Yes, this sometimes does come at the expense of having to let go of some of our cherished writing assignments — for example, we now don’t get to column writing until the advanced course. And no, you won’t be able to go as in-depth with some of your units so you can teach the basics of podcasting or shooting good b-roll. But we’ve embraced the metaphor of this class being a appetizer sampler platter at your favorite family restaurant: you get a taste of potato skins, mozzarella sticks, and a hot wing or two, and then you can decide next time (or in our case, next semester or next year) which ones you want to give another try and explore further.

They won’t become experts on any of it in the intro course … and that’s OK.

That sacrifice is well worth it, as they will have the tools to continue evolving as multimedia storytellers throughout their time in your program.

What this all leads to is a shift in your program as a whole, one that for me was more than overdue. For far too long, my program was known as The Prospector, the name of our print newspaper. In the past two years — through nothing more than repetition in every product we post — we have become known as Knight Media, a multimedia program that includes a broadcast channel (KnightTV), podcast channel (KnightVoices), website ( and yes, a traditional newspaper (The Prospector).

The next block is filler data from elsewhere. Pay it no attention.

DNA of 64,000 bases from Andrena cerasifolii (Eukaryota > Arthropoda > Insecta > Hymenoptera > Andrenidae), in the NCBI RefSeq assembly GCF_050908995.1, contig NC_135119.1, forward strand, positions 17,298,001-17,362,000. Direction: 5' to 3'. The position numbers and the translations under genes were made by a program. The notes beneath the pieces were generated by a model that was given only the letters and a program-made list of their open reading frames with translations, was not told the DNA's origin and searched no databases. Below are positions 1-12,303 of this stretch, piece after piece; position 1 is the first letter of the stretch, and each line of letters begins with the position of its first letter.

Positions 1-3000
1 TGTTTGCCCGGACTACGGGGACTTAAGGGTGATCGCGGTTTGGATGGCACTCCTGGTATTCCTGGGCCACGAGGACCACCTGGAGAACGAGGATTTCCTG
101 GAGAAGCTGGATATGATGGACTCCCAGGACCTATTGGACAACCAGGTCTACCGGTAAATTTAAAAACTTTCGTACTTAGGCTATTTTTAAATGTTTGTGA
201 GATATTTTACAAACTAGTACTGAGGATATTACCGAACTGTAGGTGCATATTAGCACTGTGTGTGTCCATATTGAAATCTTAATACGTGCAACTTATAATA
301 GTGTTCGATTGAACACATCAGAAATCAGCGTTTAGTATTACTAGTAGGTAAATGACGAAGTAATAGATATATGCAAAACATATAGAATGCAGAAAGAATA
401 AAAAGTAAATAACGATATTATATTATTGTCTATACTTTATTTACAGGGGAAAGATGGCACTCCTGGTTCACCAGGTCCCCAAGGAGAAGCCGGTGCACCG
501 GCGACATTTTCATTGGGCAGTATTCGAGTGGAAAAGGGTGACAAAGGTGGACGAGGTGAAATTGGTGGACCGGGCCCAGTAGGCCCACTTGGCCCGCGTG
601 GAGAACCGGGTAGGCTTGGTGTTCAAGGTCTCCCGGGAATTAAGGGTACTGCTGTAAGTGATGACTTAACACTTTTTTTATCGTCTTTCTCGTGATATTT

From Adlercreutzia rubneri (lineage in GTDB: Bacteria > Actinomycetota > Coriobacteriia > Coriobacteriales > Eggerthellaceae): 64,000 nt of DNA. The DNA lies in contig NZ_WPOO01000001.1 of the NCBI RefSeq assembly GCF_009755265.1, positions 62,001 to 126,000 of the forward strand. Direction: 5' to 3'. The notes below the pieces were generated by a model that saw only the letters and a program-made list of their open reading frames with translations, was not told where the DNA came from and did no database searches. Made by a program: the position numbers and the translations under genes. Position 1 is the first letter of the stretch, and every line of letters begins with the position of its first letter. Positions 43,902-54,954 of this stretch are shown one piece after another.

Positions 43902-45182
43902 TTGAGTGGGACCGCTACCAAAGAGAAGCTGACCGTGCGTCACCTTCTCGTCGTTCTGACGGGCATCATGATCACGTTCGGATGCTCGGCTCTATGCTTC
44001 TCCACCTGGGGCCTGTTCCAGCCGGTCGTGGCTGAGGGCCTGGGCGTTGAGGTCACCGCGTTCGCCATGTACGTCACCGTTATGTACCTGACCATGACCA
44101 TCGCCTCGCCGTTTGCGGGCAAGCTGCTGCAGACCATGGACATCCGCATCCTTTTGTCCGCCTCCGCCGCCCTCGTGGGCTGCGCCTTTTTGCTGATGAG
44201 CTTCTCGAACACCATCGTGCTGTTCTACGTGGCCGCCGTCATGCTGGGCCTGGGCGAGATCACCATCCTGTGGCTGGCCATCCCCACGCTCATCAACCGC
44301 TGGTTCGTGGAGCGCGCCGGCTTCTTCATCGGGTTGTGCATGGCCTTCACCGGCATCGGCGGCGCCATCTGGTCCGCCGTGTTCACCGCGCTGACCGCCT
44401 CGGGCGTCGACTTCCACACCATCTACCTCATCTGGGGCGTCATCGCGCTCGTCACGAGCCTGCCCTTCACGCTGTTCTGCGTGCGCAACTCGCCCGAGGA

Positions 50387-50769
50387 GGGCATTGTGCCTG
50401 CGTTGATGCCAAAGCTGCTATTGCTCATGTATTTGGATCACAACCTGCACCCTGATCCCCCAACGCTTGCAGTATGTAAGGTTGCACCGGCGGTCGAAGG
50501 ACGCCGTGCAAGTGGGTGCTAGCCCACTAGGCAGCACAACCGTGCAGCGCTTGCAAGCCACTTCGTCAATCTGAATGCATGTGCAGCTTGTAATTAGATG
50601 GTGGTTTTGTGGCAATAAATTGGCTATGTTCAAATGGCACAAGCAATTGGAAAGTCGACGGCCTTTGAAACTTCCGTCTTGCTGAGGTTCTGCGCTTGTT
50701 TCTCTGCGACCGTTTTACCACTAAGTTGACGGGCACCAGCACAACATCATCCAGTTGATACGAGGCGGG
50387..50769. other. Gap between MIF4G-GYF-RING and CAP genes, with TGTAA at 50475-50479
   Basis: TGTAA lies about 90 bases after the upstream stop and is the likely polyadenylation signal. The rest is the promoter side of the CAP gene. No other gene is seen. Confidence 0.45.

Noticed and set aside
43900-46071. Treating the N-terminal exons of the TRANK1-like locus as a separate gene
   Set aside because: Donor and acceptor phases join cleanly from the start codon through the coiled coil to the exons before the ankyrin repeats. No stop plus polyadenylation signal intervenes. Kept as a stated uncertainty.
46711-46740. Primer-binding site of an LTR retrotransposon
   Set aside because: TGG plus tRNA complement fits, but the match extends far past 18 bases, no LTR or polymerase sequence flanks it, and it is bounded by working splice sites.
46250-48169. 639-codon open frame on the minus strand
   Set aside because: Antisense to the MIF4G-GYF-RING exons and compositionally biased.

In just two short years, we’ve shifted the entire mindset of our school and community. They now ask, “Is Knight Media covering this?” because they all understand that their coverage can come in so many forms — each one complementing (rather than competing with) the others.

By the time students are members of the Knight Media staff (in advanced courses called Multimedia Media Production and Multimedia Storytelling) they are all meeting in the same room during the same block, collaborating on projects for all of our outlets. No more lines being drawn between publications, no more power plays over who gets to cover a topic or event. All of the members of the Knight Media family — editors, producers, directors and reporters — work together for a common goal: giving the Prospect community the most thorough coverage a high school media group can possibly provide.

That might mean an Executive Producer for KnightVoices writing an editorial for The Prospector, or the Managing Editor of the Prospector creating an award-winning documentary for KnightTV. It all works because the students involved no longer feel tied to or restricted by one particular form of storytelling. They have made one of the biggest dreams I’ve had for my program a reality: students no longer identifying themselves as print journalists, broadcast journalists or podcasters. Instead, they all consider themselves multimedia journalists, trained and ready to tell the story through the medium that fits the story topic best.

And I’m not going to lie: it feels great knowing that I’m now doing a much better job of preparing them for the multimedia world that awaits them outside of our classrooms and newsrooms. Whether that be as a producer or consumer of that content is irrelevant — students coming from a true multimedia program understand both the “how” and “why” behind those stories, and are ready to be critical of what they read, see and/or hear.

And I don’t know about you, but to me, that enormous payoff is well worth that initial pain.

*If you would like more information about making a shift to a Multimedia Comm model, I would love to guide you through it! Just reach out to me at [email protected].